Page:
Cessation of Bank of Ireland counter services in Dunmanway another cut to rural Ireland

Cork South West TD, Margaret Murphy O’Mahony has said that rural Ireland is being hollowed out, and that the Government’s inability to see past the M50 risks destroying rural communities in West Cork.
Deputy Murphy O’Mahony was commenting after it was announced that Bank of Ireland will cease all counter services at its branch in Dunmanway.

“Rural Ireland’s death from a thousand cuts with successive reductions in services, both public and private, is happening right now.

“This decision by Bank of Ireland will do untold damage to the town.

“People like to be able to walk into their local bank branch and talk to a real person. This is very true for business people and older people.

“Automating every service cannot be the response to every challenge.

“I have written to the CEO of Bank of Ireland, Richie Boucher requesting that this decision is reversed, or at the very least, a limited counter service is made available to the residents of Dunmanway.

“How can we expect businesses to operate or families to settle in rural towns if there are no services? The Government’s strategy on rural Ireland is failing,” concluded Murphy O’Mahony.

Local independent councillor and newly elected County Mayor Declan Hurley was also critical of the decision.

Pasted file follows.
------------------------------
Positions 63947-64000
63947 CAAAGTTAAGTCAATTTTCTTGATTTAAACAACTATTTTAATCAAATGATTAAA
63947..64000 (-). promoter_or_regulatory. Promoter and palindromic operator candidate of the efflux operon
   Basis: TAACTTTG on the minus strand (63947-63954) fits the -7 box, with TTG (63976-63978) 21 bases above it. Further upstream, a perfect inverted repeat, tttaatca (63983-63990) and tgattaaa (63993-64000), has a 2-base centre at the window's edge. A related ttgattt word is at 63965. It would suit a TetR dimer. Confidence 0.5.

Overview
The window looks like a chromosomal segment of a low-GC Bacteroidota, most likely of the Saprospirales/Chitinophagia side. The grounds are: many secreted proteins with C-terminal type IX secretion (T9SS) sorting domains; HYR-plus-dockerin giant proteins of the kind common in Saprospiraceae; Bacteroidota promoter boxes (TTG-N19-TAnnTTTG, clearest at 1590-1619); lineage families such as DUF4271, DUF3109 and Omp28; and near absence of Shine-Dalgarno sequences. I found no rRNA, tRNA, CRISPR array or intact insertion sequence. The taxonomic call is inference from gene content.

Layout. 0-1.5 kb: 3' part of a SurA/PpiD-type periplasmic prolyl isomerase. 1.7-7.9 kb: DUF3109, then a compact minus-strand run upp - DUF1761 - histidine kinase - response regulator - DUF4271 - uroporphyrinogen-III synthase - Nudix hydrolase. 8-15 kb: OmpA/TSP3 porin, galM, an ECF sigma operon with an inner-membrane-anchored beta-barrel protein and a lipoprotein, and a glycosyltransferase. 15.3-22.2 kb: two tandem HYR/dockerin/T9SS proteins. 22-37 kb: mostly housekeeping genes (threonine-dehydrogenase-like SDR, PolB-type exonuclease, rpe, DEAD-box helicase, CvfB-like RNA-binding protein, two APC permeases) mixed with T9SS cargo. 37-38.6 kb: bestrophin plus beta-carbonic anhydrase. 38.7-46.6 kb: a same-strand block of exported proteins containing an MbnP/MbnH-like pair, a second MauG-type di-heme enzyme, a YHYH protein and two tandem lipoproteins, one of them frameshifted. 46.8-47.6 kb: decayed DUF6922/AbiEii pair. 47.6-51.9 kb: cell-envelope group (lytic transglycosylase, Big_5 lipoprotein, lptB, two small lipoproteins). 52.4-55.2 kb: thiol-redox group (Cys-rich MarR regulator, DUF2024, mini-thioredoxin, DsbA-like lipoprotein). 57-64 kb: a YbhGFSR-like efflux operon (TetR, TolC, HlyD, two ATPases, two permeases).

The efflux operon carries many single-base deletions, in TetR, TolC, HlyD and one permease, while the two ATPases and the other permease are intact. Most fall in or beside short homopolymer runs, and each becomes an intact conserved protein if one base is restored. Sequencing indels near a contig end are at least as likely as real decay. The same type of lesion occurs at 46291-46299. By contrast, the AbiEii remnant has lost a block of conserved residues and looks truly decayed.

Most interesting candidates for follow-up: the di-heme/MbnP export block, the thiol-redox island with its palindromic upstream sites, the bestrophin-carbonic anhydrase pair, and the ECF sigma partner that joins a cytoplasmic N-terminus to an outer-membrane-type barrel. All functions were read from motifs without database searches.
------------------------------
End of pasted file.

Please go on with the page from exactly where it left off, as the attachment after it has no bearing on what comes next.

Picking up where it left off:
“Dunmanway is one of the first towns in Cork to be hit with Bank of Ireland changes as counter services are cut.

“I am very surprised and disappointed that Bank of Ireland have chosen to introduce a ‘no counter services’ option. I would be very concerned that introducing such a system will have a serious negative impact on local businesses in the town as they deal in coins on a daily basis.

“I also believe that moving to a ‘no counter service’ will be a great inconvenience to the general public, who expect and prefer a face to face service in the bank and I fear it will result in people travelling to other towns to use banks, which still provide over the counter coin services, which in turn will have a negative economic impact for the town of Dunmanway.

“I would ask Bank of Ireland that they would seriously reconsider introducing such an unfriendly method of banking for its customers,” he said.

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